Time filter

Source Type

Skinner S.L.,University of Colorado at Boulder | Zhekov S.A.,Institute of Space Technology | Gudel M.,University of Vienna | Schmutz W.,Physikalisch Meteorologisches Observatorium Davos and World Radiation Center
Astrophysical Journal | Year: 2015

The short-period (1.64 d) near-contact eclipsing WN6 + O9 binary system CQ Cep provides an ideal laboratory for testing the predictions of X-ray colliding wind shock theory at close separation where the winds may not have reached terminal speeds before colliding. We present results of a Chandra X-ray observation of CQ Cep spanning ∼1 day during which a simultaneous Chandra optical light curve was acquired. Our primary objective was to compare the observed X-ray properties with colliding wind shock theory, which predicts that the hottest shock plasma (T ≳ 20 MK) will form on or near the line-of-centers between the stars. The X-ray spectrum is strikingly similar to apparently single WN6 stars such as WR 134 and spectral lines reveal plasma over a broad range of temperatures T∼4-40 MK. A deep optical eclipse was seen as the O star passed in front of the Wolf-Rayet star and we determine an orbital period Porb = 1.6412400 d. Somewhat surprisingly, no significant X-ray variability was detected. This implies that the hottest X-ray plasma is not confined to the region between the stars, at odds with the colliding wind picture and suggesting that other X-ray production mechanisms may be at work. Hydrodynamic simulations that account for such effects as radiative cooling and orbital motion will be needed to determine if the new Chandra results can be reconciled with the colliding wind picture. © 2015, Institute of Physics Publishing. All rights reserved.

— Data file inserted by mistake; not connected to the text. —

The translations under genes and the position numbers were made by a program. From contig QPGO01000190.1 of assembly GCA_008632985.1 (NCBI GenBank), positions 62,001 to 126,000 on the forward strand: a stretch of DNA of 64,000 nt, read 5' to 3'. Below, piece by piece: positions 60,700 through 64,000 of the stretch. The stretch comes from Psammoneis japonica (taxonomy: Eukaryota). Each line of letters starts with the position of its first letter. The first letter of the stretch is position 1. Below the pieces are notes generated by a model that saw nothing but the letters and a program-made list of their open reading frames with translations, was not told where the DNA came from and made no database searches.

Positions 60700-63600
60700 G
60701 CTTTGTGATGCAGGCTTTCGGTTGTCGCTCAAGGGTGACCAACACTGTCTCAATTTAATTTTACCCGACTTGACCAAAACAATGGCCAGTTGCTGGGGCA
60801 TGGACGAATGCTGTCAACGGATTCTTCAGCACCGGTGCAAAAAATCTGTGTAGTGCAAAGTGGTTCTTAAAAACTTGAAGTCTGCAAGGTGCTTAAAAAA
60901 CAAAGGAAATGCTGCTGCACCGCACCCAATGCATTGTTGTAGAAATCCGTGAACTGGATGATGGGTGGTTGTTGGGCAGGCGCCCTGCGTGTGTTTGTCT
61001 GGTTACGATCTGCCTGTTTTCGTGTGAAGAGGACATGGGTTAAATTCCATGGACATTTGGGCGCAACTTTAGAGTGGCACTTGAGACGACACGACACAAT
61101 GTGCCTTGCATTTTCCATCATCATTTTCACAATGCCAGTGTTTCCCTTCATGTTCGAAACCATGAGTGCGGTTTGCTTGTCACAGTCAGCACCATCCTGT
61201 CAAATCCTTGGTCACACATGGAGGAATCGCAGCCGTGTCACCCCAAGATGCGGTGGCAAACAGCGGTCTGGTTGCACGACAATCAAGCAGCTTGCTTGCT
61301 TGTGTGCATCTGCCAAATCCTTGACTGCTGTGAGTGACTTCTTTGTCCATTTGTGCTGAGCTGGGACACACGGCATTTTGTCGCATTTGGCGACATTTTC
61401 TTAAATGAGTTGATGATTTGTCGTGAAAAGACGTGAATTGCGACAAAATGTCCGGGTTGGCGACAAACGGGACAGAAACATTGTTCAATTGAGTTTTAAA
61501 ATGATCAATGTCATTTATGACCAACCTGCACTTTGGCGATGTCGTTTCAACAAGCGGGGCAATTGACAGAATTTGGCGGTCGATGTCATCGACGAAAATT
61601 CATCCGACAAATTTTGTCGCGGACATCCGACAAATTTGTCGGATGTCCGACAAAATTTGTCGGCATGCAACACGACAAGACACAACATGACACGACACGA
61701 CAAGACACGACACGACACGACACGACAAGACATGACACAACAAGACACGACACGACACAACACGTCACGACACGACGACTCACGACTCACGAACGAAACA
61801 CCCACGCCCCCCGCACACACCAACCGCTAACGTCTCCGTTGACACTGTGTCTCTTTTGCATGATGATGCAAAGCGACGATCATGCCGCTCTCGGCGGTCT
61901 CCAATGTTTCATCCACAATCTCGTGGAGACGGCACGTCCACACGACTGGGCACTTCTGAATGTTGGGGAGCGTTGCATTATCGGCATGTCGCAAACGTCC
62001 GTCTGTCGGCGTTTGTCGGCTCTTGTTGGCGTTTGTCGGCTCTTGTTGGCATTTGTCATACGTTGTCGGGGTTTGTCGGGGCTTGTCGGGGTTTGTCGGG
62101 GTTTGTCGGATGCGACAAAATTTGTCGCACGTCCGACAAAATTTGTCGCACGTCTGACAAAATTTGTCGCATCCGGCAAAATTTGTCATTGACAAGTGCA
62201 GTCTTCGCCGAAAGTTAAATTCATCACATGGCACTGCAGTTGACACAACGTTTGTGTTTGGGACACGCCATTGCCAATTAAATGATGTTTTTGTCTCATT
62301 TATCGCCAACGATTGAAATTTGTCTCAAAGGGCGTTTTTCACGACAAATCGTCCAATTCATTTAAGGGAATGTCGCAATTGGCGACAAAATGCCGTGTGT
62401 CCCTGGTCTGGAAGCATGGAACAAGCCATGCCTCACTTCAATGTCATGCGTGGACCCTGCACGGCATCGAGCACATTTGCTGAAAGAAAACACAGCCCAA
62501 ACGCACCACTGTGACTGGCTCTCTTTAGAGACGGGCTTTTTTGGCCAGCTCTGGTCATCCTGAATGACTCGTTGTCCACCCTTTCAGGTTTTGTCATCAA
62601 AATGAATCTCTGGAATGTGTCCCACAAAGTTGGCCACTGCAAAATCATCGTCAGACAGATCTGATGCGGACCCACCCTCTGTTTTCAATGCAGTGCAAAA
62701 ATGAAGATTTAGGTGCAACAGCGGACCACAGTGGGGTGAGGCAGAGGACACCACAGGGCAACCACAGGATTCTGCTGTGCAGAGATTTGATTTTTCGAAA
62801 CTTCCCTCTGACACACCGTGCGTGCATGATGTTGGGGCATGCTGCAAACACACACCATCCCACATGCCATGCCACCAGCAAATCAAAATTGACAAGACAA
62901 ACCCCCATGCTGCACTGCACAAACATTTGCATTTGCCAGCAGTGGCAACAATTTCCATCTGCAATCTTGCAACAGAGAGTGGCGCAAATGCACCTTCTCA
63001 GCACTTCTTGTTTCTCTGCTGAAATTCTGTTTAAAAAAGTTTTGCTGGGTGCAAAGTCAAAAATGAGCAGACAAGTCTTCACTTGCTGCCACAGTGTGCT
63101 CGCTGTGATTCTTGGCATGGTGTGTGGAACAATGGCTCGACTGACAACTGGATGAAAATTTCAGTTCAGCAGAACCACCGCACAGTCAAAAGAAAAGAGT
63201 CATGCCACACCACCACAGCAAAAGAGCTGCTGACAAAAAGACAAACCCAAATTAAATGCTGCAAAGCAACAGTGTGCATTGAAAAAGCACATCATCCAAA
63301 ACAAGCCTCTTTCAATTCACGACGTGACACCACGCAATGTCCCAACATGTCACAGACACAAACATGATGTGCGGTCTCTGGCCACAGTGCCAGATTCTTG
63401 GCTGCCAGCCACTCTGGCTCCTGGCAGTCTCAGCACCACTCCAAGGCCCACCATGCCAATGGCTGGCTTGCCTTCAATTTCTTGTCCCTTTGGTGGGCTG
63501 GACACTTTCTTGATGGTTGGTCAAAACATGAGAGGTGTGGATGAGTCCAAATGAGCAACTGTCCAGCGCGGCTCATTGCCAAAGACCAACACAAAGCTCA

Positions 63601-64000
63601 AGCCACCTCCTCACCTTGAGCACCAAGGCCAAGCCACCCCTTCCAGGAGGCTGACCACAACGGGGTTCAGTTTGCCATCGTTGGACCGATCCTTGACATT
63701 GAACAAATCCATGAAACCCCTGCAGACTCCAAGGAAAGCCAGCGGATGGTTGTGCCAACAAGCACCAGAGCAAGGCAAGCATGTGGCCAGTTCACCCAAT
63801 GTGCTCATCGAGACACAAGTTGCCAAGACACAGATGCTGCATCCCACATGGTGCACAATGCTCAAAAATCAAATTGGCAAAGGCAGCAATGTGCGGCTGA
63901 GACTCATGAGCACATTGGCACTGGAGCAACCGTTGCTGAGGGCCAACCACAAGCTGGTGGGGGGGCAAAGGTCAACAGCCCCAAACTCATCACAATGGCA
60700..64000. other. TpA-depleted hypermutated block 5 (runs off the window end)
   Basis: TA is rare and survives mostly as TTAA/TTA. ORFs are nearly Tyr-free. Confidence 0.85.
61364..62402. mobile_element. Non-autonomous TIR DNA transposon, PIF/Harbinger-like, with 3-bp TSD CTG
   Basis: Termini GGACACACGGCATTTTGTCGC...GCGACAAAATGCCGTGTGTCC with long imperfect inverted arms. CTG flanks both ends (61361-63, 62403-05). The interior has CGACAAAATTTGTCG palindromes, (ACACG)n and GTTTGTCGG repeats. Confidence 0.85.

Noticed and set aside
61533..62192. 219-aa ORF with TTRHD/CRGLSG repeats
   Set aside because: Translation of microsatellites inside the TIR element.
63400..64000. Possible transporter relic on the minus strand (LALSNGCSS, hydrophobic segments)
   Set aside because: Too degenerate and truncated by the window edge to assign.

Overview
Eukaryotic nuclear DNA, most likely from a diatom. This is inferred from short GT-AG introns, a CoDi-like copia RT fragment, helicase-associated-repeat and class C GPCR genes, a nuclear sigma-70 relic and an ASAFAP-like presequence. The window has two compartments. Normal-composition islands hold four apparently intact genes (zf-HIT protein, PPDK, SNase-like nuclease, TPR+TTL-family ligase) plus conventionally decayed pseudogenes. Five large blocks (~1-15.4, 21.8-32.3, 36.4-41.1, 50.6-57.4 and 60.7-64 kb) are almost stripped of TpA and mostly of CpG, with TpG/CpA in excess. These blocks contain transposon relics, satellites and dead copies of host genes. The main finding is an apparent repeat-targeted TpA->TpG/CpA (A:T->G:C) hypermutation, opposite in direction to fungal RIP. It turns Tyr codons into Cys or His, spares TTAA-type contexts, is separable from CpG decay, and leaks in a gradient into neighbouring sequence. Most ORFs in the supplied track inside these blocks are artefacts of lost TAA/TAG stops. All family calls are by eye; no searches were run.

Sokal K.R.,University of Colorado at Boulder | Skinner S.L.,University of Colorado at Boulder | Zhekov S.A.,University of Colorado at Boulder | Zhekov S.A.,Space Research Institute | And 2 more authors.
Astrophysical Journal | Year: 2010

We present first results of a Chandra X-ray observation of the rare oxygen-type Wolf-Rayet (WR) star WR 142 (= Sand 5 = St 3) harbored in the young, heavily obscured cluster Berkeley 87. Oxygen-type WO stars are thought to be the most evolved of the WRs and progenitors of supernovae or gamma-ray bursts. As part of an X-ray survey of supposedly single WR stars, we observed WR 142 and the surrounding Berkeley 87 region with Chandra ACIS-I. We detect WR 142 as a faint yet extremely hard X-ray source. Due to weak emission, its nature as a thermal or non-thermal emitter is unclear and thus we discuss several emission mechanisms. Additionally, we report seven detections and eight non-detections by Chandra of massive OB stars in Berkeley 87, two of which are bright yet soft X-ray sources whose spectra provide a dramatic contrast to the hard emission from WR 142. © 2010. The American Astronomical Society. All rights reserved.

Sheng J.-X.,ETH Zurich | Weisenstein D.K.,Harvard University | Luo B.-P.,ETH Zurich | Rozanov E.,ETH Zurich | And 6 more authors.
Journal of Geophysical Research Atmospheres | Year: 2015